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Theater Mon Jan 30 2012

Mamet's Race Mixes Well at the Goodman

goodman_race.jpg"Race. Sex. What's the difference?"

Not a damned thing when sifted through the all-American strainer that splatters immutable stains over victim and perpetrator equally, encasing both with historical and modern-times tribalism, a perfect mound of vanilla ice cream, covered in chocolate and sprinkled with the poison of centuries of minor slights and gargantuan horrors, a concoction that perpetually screams out, "Take a bite of opportunity from me, and I'll take a chunk of humanity from you." David Mamet's Race sublimely rolls out onto the Goodman stage like a wave of every black-white encounter washed ashore at Plymouth Rock.

A billionaire walks into a law firm sparsely populated by two partners and their recently hired associate. The billionaire is in deep and well-publicized trouble, a scandal of epic proportions that crosses the boundaries public gentility and the boundaries of a place for everyone, and everyone in their places. He has crossed into the racial twilight zone. His crime: he's been accused of raping a black woman who accompanied him to his hotel suite. What's immediately established: the accuser had accompanied the billionaire on numerous occasions to a hotel suite, and with the exception of their last meeting, the billionaire financially compensated his now-accuser.

But Lawson & Brown, Esq. refuse to politely accept the screeching proclamations of billionaire Charles Strickland's (Patrick Clear, The Madness of King George, King Lear) innocence on the seated charge of rape. They're the Heckle and Jeckle of jurisprudence, and no matter how much retainer that Strickland's good for, the interracial legal team ain't gonna lap up his mother's milk so easy, and full throttle they go in on Strickland -- the black Brown (Geoffrey Owens, "The Cosby Show", Dream) shoving down the hot stew of "what black people think, what black people hate" as the white Lawson (Marc Grapey, "Sex and the City", Griller) serves frozen-buttered rolls of cynicism and doubt at the sincerity of Strickland's pronouncements of innocence and his paper-thin reasons for choosing the double-shingle services of this particular law firm.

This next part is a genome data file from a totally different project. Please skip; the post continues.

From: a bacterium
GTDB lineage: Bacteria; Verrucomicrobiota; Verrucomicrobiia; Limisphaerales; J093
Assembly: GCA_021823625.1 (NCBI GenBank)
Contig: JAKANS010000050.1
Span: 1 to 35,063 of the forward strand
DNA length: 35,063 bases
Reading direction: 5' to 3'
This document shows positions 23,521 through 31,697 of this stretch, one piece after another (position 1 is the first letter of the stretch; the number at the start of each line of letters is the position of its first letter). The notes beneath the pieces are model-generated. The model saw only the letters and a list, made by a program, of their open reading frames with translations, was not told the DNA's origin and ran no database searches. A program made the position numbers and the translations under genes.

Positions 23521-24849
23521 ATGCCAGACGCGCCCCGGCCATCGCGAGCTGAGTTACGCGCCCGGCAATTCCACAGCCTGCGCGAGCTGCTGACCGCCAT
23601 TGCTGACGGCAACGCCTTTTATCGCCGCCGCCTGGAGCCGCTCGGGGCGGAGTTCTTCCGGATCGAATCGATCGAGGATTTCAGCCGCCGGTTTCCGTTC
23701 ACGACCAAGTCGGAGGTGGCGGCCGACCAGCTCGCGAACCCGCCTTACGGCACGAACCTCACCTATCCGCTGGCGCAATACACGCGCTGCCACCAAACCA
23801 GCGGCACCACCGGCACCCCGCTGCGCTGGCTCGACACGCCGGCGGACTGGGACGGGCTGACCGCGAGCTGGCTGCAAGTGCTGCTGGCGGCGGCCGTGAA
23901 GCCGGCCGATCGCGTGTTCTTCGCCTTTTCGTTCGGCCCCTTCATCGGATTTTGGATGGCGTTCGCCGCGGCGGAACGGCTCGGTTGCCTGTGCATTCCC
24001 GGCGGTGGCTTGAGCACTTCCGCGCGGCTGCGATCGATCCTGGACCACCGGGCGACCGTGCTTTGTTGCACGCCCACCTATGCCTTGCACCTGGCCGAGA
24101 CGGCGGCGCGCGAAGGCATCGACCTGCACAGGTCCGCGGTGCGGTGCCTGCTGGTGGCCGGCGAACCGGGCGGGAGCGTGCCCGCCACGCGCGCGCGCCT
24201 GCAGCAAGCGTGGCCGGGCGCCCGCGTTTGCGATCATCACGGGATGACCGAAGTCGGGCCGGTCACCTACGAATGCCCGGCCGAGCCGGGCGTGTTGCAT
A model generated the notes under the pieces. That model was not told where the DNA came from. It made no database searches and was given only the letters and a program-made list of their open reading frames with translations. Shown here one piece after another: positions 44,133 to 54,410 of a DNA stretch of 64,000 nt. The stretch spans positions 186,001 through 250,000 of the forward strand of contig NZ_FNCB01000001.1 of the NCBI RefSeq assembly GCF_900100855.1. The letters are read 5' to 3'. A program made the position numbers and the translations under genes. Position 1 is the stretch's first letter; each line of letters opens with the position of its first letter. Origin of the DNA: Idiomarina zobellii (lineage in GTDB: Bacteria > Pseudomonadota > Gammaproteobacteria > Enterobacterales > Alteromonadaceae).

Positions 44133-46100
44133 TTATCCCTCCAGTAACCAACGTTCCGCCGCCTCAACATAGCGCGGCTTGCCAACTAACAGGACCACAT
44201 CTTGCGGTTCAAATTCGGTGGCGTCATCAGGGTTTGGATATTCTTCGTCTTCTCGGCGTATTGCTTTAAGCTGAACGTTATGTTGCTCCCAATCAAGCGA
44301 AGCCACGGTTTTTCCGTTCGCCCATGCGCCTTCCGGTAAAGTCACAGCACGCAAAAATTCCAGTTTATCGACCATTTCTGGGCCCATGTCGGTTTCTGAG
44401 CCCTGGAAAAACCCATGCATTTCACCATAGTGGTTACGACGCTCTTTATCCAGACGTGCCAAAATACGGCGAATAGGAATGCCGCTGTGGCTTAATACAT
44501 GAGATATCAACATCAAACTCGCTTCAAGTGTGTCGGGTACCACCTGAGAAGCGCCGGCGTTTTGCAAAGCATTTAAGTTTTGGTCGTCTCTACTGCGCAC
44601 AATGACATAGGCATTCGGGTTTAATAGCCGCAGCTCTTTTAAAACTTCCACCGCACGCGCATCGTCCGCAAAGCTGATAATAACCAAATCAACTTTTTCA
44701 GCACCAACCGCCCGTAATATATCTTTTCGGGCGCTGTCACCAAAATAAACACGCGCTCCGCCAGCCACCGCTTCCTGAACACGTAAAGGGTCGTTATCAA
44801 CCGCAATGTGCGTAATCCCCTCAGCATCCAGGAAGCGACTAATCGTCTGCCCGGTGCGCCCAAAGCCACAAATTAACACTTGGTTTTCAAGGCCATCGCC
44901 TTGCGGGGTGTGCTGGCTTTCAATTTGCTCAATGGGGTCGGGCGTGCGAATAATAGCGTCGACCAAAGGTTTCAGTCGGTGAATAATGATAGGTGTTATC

As Strickland waits for his fate to be decided in the reception area by the partners, associate Susan (Tamberla Perry, The Brother/Sister Plays, Boss) makes the decision to take on Strickland as a client for the firm, a decision that both Lawson and Brown see as a lose-lose proposition, no matter the verdict they recover; but, thanks to their over-efficient associate, the partners are contractually obligated to Strickland, and they go all in, giving the case the ol' Johnny Cochran and F. Lee Bailey. Brown is not surprised, but nonetheless insulted, and blames Susan for the mishap that forces him to represent a white man "who probably" raped a black woman. He accuses Susan of letting her "color get in front of her intelligence." Lawson agrees with his partner that Strickland will be more trouble that no matter the check he can write is worth, but Lawson has little faith in humanity, and Strickland has to be all in a day's work for Lawson.